Yelp Accused of Extortion in Trading Positive Review for Advertising Money

Yelp, a site that allows customers to write reviews of businesses, is the subject of an interesting lawsuit that alleges that the San Francisco company engages in secret quid pro quos with businesses under which it removes negative reviews in exchange for advertising.

The complaint includes an account from Mary Seaton, the owner of a furniture store in San Mateo, who says that Yelp took down negative reviews and replaced them with old positive reviews — once she agreed to pay for advertising. The negative reviews returned, she claims, when she stopped paying for advertising.

The effective extortion claims fall short of a guy in a gray fedora and bulging jacket and no neck appearing at a store and asking “yous maybe want da bad reviews to go away?” However, businesses insist that the website is an Internet version of a shakedown operation.

The class action contains various such accounts following the same pattern, here.

Businesses have been organizing anti-Yelp websites, here.

Yelp reviews have previously led to litigation (here, but this claims is directed against the company as opposed to reviewers. The company was accused in 2009 of shady dealings with advertisers, here.

It will be interesting to see the defense on the case and whether the company claims a rogue employee defense – much like ACORN in its recent controversy. It could make for a highly damaging trial for the company, which would have to show that the negative comments are removed as part of a routine and unrelated process.

For the full story, click here and here.

5 thoughts on “Yelp Accused of Extortion in Trading Positive Review for Advertising Money”

  1. Hey Turley,

    I read the Yelp article on I’ll repeat here what I said there.

    I’m inclined to side with Yelp on this.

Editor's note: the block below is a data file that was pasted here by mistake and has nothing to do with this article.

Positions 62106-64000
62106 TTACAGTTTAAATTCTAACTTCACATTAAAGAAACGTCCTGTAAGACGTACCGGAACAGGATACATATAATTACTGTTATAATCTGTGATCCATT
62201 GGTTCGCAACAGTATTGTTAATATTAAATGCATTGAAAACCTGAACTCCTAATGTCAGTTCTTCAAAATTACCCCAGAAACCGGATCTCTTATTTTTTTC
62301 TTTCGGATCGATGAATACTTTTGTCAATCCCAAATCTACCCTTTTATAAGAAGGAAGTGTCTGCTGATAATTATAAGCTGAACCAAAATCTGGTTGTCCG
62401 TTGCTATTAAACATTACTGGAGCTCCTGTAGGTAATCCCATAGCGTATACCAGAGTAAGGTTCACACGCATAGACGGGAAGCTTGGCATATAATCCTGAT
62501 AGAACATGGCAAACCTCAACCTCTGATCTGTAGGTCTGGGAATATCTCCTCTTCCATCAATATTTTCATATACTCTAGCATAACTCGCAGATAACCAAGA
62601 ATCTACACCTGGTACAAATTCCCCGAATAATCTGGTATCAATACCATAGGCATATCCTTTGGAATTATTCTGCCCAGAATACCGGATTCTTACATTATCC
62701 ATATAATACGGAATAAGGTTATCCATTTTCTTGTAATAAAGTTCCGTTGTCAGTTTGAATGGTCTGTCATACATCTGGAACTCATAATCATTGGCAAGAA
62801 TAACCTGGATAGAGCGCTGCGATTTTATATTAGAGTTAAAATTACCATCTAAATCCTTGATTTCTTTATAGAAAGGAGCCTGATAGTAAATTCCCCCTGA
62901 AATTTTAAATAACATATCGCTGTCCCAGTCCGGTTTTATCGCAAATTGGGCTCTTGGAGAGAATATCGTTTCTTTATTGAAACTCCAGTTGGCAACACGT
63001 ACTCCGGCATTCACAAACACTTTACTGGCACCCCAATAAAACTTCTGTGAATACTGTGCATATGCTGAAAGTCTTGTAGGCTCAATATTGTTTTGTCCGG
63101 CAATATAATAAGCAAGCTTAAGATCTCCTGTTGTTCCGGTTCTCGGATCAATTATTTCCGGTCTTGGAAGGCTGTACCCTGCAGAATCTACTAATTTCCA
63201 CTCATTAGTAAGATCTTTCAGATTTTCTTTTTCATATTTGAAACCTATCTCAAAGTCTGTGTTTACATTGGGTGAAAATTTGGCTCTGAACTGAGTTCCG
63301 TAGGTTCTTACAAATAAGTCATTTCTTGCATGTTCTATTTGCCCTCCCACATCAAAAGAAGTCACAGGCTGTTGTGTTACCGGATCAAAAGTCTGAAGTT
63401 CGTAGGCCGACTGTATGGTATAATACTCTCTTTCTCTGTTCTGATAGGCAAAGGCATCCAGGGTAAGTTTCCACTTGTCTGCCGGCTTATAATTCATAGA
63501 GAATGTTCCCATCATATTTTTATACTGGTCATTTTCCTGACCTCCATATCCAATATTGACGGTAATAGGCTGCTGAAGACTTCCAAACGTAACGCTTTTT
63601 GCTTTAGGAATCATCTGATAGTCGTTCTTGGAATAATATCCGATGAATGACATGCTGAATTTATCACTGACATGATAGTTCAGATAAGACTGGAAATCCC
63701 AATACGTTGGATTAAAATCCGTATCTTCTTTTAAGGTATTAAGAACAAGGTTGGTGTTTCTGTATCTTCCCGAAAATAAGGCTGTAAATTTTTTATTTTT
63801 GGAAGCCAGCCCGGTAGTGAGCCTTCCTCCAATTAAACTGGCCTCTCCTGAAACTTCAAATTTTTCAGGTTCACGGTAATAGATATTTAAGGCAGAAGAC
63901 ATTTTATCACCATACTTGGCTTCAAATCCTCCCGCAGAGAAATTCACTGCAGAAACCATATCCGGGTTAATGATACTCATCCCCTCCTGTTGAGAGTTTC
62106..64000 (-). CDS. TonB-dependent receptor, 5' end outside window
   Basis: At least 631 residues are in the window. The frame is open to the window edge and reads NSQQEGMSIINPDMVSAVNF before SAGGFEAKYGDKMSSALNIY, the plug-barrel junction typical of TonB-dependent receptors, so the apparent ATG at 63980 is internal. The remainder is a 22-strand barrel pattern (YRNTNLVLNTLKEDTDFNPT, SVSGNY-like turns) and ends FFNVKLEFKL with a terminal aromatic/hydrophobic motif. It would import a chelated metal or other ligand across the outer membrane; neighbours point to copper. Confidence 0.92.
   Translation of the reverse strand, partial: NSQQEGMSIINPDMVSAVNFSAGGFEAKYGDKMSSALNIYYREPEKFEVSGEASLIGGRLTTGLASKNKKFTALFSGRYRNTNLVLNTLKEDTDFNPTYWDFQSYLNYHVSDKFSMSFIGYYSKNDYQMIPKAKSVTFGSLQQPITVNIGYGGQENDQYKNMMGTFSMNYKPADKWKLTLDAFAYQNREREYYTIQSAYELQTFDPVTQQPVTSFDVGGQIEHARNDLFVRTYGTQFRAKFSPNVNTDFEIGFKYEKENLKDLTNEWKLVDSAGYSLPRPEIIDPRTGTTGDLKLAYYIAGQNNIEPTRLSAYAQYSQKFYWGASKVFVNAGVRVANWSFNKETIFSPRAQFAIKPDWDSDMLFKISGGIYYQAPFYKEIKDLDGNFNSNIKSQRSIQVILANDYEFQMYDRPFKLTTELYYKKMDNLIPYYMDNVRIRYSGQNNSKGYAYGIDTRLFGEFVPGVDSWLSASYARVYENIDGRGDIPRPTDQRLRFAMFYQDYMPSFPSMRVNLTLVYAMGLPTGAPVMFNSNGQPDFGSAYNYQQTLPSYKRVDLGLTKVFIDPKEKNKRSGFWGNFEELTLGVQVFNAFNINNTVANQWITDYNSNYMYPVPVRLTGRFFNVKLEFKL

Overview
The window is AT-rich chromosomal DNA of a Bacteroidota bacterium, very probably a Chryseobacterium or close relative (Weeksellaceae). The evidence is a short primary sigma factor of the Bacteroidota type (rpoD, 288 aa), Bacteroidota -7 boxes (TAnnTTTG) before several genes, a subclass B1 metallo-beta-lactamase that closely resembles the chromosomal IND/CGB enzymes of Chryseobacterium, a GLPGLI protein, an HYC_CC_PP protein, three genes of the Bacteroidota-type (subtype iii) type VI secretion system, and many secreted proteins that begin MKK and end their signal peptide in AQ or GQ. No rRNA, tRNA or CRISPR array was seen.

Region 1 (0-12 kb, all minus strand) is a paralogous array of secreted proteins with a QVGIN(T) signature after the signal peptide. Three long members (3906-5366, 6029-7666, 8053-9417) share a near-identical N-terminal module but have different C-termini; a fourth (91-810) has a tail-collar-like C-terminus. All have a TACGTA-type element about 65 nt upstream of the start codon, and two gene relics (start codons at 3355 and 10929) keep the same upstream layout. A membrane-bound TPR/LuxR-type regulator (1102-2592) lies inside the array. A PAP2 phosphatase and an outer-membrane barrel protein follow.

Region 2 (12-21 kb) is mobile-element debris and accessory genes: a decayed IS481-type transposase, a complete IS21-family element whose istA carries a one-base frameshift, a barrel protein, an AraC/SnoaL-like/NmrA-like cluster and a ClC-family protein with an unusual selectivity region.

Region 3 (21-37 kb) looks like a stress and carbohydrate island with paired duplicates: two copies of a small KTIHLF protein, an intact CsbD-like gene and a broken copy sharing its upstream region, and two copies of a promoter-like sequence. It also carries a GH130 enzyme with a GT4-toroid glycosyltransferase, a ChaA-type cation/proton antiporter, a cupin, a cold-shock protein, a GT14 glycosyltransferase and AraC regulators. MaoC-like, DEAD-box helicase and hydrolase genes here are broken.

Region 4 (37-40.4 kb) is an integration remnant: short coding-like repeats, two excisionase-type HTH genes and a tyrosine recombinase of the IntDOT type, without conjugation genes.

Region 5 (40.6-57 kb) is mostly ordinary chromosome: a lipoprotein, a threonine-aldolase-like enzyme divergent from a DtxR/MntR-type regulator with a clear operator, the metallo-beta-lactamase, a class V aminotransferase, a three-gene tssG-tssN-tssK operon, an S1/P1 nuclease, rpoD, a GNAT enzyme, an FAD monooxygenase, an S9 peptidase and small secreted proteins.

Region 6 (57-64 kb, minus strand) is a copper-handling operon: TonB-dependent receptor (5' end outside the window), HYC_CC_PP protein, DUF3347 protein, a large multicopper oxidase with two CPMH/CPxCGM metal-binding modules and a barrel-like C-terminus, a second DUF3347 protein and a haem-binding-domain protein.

Let’s look at the facts (or, more properly, the complete lack thereof).

    I don’t trust these unhappy business owners suddenly seeing a pattern with their reviews. There is no report of the owners printing out the reviews every day and comparing the order in which those reviews appear from day to day to day, which is really what would be necessary to demonstrate the ranking collusion on the level in the allegations.

    Further, I know a lot of small business owners and for the most part these are not what I would call technically savvy people. I wouldn’t trust them to judge this issue based on their impression, not only considering how non-tech-savvy they are but also considering that they have a massive subjective bias and people are generally not rational about negative comments.

    A lot of commenters (in the article) immediately jumped to the conclusion that Yelp is engaging in this collusion. If there were such collusion happening, it would be reported by their employees. There’s too many of them with blogs of their own and hungry for content to keep a good conspiracy like this down.

    I’ve used Yelp for years and written a few reviews myself (redtimmy on yelp) – about half positive and half negative. I take pains to make my reviews as accurate as possible, speaking only to my own experience. I find the negative reviews of others to be sometimes accurate, though often I will check out what other reviews that user has written to see what else they like and don’t like. You see, I USE THE SITE the way it was intended. I don’t think these small business owners do!

    Small businesses get dinged a lot on Yelp, that is true. But small businesses usually deserve those reviews – they fuck up a lot. A LOT. That’s why they are still small. I still patronize small business almost exclusively (SF is not chain friendly) but as I said, small businesses are usually small for a reason.

  2. And who posts these negative reviews? Maybe it the Gold Rush of 09′ and the bubble doth shine.

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